Mr & Mrs Smith

Mr Smith has Mrs Smith in a headlock

Here’s a strange thing – a screwball comedy by master of suspense Alfred Hitchcock. Mr and Mrs Smith is the only one he made and, sad to report, it’s not very good. A “comedy of remarriage”, its plot isn’t a thousand miles away from the one that floated The Philadelphia Story to glory, about a husband and wife discovering that a legal technicality means their three-year marriage is void. If they want to be husband and wife for real, they’ll have to “remarry”. But, now that they have the chance to reconsider, will they (re)take the plunge? As a bit of a preamble to all this, some vital character furniture is put in place … Read more

Arsène Lupin

Sonia and the Duke

1932’s Arsène Lupin wasn’t the first movie about the gentleman thief by a long stretch but it is one of the best, thanks to canny casting and a pace that never slackens. The canny casting comes in the shape of the Barrymore brothers, Lionel and John, on screen together in starring roles for the first time – the publicity machine made much of it. Older sibling Lionel gets the best of it as the huffing, irascible cop Guerchard, while John (aka “The Great Profile”) does more matinee idol stuff as the Duke of Charmerace, womanising noble lord by day, thief by night, and a thief, what’s more, who likes to announce to the … Read more


Emilia Jones as Ruby

CODA is the acronym for Children of Deaf Adults and the name of a movie whose subject matter might make many people pause before watching. Too worthy maybe. Sign language all over the place. Triumph over adversity mawkishness. Though it won an Oscar for Best Picture, this can be not so much a gong, more a warning bell – see Crash, Driving Miss Daisy and Around the World in 80 Days. So it’s a surprise to find what a sweet, straightforward film it is. An underdog movie that piles it on with an earth mover, it stars Emilia Jones as Ruby Rossi, the teenage fully-hearing daughter of two deaf parents, sister to a … Read more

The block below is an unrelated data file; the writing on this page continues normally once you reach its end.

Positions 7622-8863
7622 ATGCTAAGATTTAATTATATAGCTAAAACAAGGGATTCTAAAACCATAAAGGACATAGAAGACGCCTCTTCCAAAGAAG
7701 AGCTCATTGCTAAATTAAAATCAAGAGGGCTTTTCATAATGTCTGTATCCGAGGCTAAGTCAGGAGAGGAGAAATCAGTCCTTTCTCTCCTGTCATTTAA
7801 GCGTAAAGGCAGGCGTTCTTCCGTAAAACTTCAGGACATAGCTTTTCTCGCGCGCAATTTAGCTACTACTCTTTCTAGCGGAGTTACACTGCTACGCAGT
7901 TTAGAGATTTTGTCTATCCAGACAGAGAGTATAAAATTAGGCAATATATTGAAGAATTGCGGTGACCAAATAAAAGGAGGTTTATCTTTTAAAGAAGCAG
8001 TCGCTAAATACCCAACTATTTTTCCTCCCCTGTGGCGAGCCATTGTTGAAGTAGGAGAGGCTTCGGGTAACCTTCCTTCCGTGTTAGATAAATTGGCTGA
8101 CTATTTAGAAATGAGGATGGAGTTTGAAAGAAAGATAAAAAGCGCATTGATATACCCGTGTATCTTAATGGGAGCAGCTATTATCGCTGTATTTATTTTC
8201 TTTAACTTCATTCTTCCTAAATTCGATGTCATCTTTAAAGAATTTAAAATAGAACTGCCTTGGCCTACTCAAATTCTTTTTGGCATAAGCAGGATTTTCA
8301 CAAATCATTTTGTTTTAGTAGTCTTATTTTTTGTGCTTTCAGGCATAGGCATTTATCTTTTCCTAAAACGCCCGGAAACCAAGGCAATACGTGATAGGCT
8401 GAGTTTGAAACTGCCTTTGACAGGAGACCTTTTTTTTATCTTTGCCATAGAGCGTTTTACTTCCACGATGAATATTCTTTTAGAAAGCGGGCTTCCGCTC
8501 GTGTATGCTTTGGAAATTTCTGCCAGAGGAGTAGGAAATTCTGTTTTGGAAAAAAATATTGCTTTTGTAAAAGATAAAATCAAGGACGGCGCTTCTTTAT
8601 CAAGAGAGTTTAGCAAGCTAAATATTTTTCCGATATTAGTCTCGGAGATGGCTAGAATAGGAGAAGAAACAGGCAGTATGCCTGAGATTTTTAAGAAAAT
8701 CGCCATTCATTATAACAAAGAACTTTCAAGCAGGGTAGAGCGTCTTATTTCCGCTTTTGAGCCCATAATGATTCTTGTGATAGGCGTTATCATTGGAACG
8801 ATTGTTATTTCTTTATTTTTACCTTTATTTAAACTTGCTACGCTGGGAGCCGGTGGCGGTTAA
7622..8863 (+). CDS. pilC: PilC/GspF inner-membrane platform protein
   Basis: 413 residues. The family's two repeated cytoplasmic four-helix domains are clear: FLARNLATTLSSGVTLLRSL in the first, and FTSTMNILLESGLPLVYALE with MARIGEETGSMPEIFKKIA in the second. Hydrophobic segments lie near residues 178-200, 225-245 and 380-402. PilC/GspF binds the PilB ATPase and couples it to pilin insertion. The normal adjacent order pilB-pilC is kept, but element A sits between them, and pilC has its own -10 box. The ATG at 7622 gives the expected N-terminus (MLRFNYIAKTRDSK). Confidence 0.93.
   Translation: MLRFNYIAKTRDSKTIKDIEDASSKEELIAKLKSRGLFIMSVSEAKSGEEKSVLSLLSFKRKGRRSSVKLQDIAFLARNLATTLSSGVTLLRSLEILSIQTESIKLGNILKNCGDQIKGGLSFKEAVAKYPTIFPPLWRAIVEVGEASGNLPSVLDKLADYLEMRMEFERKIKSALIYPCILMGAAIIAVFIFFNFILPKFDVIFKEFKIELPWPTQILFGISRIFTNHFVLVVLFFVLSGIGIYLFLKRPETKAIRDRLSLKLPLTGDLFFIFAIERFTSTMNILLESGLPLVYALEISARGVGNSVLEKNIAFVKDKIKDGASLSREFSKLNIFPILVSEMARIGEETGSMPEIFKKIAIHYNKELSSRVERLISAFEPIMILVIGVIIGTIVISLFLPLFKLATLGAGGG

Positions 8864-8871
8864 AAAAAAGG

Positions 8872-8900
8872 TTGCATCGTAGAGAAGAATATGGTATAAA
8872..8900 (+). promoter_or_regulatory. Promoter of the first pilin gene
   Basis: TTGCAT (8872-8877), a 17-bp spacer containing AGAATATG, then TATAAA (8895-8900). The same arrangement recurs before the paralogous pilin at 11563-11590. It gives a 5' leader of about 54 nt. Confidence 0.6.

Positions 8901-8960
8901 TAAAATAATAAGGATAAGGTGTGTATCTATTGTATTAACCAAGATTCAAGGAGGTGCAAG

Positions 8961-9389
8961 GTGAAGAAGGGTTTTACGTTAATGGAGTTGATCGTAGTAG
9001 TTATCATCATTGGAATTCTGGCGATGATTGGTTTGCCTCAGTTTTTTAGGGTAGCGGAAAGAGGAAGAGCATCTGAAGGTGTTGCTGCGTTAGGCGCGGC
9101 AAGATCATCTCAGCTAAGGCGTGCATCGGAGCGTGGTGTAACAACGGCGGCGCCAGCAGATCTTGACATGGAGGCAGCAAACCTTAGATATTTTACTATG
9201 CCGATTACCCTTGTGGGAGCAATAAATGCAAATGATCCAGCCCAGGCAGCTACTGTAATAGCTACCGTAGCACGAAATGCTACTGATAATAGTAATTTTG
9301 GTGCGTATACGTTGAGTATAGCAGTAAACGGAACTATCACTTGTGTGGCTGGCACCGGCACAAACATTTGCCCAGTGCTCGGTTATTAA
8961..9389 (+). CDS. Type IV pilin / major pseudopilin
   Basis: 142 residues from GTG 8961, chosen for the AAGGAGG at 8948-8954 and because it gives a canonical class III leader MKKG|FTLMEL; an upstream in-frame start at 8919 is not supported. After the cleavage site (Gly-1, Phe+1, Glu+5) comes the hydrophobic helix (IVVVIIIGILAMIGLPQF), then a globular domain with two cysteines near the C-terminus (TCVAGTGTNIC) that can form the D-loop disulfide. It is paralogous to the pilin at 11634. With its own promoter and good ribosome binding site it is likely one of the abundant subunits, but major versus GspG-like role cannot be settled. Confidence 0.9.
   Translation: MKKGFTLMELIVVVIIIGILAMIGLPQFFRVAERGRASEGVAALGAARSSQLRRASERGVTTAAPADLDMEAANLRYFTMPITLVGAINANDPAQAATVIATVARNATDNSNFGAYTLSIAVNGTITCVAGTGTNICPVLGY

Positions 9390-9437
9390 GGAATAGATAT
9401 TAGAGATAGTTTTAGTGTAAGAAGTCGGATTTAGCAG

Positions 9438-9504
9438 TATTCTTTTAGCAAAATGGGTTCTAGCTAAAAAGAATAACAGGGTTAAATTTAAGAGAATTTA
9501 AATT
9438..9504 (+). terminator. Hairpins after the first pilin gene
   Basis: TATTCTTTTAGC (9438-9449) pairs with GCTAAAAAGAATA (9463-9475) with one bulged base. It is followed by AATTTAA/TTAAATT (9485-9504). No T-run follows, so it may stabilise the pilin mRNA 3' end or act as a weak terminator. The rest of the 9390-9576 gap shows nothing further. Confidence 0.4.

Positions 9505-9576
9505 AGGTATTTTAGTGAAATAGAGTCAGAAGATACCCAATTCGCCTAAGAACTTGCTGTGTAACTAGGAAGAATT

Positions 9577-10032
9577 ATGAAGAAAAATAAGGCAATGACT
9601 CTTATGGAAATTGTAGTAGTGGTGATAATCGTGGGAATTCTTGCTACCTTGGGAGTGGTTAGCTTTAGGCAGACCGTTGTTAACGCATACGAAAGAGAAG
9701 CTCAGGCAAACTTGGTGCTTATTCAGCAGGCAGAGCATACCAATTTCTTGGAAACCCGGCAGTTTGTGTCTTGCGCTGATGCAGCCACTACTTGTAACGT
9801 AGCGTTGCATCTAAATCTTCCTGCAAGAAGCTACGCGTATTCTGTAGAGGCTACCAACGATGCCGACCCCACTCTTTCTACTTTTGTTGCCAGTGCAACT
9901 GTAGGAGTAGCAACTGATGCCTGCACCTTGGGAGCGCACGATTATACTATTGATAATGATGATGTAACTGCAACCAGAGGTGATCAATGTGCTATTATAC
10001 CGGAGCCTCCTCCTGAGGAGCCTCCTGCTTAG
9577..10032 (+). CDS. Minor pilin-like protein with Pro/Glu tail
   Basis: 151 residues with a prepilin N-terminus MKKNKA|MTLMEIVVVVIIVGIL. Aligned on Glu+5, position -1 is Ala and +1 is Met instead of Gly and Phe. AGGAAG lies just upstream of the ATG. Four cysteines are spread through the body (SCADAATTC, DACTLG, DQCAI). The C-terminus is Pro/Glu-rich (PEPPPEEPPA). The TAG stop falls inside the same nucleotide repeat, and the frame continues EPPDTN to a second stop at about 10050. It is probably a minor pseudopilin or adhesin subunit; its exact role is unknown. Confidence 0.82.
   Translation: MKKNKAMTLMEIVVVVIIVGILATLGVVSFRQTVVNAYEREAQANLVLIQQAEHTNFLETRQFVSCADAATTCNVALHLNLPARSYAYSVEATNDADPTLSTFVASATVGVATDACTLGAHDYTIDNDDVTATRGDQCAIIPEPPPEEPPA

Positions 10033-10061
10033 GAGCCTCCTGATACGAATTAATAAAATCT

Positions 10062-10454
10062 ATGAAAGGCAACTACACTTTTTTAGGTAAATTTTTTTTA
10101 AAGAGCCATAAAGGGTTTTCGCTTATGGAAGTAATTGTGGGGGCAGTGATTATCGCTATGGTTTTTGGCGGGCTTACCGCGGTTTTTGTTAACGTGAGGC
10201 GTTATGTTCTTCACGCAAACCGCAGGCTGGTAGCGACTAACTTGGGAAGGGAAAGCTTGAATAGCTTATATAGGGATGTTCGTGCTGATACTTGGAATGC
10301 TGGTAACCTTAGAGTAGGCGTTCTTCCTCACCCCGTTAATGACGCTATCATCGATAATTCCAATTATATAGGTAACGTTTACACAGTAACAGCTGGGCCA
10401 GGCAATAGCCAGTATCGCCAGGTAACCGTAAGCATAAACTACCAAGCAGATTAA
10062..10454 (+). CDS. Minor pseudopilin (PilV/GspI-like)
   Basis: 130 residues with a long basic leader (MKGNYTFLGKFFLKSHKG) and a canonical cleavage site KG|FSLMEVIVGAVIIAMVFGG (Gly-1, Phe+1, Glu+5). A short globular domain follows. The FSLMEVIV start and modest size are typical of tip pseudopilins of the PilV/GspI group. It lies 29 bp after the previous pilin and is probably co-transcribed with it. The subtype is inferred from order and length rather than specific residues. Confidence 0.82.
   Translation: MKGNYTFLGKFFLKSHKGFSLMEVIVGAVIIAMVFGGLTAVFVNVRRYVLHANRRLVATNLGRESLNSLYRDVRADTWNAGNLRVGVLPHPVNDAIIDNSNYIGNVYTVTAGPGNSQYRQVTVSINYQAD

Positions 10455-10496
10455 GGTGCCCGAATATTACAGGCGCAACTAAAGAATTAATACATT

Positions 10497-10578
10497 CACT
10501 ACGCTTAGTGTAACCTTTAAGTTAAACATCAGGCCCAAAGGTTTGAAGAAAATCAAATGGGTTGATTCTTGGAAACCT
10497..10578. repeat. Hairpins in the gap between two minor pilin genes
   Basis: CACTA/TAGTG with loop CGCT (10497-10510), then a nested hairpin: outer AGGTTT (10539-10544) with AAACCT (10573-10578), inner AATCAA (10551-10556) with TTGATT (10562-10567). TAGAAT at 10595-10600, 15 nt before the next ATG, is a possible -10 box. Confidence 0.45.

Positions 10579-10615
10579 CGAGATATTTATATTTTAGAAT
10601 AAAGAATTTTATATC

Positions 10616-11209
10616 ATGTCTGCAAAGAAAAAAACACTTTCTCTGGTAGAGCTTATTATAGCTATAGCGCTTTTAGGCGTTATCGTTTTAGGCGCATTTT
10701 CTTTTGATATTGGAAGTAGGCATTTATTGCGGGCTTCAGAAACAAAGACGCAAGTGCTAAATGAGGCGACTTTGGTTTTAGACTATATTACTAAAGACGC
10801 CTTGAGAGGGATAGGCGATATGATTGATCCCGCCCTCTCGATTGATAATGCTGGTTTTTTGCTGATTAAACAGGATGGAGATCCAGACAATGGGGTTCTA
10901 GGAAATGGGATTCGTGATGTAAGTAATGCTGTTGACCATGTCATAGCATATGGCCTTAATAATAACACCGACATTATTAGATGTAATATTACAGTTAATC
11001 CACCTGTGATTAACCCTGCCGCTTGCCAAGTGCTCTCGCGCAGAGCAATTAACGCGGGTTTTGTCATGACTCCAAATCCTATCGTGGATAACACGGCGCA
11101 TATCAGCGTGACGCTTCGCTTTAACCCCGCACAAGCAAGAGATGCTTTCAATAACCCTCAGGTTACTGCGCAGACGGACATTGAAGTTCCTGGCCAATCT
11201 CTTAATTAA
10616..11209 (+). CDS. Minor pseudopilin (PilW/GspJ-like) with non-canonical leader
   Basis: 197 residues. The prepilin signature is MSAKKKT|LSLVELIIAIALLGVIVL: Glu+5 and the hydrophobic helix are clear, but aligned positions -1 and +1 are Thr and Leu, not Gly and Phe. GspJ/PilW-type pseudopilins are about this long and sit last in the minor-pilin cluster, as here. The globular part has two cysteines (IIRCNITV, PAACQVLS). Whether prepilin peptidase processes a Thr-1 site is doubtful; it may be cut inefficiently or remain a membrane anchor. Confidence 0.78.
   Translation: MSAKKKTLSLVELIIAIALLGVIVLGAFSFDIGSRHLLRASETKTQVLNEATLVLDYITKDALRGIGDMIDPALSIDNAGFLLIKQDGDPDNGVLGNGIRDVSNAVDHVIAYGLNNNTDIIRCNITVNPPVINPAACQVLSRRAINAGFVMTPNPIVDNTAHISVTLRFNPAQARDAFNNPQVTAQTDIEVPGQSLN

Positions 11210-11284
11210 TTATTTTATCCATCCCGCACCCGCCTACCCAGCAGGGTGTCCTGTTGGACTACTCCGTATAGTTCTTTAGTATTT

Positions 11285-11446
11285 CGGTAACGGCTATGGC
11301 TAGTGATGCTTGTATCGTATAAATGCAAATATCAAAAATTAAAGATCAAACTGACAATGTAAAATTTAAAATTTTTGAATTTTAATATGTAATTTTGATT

I Love You Again

Myrna Loy and William Powell

I Love You Again is a knockabout Hollywood farce, a cock-eyed “comedy of remarriage” – The Philadelphia Story is the king of the genre – done in rat-a-rat style by the crack team of director WS Van Dyke and his stars, William Powell and Myrna Loy. Van Dyke was known as One Take Woody, for reasons that don’t need explaining, and at this point had worked together with Powell and Loy on three Thin Man films, which had done all three of them a lot of favours. If you’re not familiar with the Thin Man films (there would eventually be six; the first three are the best), they all feature Powell and Loy as … Read more

Clara Sola

Clara lying down in the forest

Capsule plot summaries can be misleading. The one for Clara Sola might say – a woman around 40 in a Costa Rica village has a sexual awakening. It’s more or less what the one on the IMDb says. And it’s not wrong, that is what happens. But the story, that’s a different thing altogether. And in fact the whole point of this debut by Nathalie Álvarez Mesén is in what isn’t being said rather than what is. The plot is straightforward but story lies scattered between the cracks, just slightly out of reach. It’s ambiguous, entirely, in almost every respect. Clara is a pretty woman and might, at her age, expect to be … Read more

The Parallax View

Warren Beatty head shot